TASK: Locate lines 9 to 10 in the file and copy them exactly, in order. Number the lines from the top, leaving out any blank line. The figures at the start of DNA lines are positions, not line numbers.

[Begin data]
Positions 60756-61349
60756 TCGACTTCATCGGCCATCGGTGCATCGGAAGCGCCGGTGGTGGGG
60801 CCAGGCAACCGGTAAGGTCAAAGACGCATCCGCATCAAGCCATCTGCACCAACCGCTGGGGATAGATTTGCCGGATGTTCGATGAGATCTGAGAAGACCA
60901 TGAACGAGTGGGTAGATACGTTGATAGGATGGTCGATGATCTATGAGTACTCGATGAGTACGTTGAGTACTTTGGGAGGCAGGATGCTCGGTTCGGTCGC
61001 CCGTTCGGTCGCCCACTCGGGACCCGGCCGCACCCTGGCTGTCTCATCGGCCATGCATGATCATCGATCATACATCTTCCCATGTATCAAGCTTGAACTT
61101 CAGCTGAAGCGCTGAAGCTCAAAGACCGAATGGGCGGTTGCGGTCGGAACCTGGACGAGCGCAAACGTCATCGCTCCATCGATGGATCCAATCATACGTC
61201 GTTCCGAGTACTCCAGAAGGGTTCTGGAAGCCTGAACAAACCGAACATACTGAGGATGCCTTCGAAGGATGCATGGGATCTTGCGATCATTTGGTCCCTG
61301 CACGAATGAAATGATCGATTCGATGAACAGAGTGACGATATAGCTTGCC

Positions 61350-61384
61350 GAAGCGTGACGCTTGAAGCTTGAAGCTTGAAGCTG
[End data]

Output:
Positions 61350-61384
61350 GAAGCGTGACGCTTGAAGCTTGAAGCTTGAAGCTG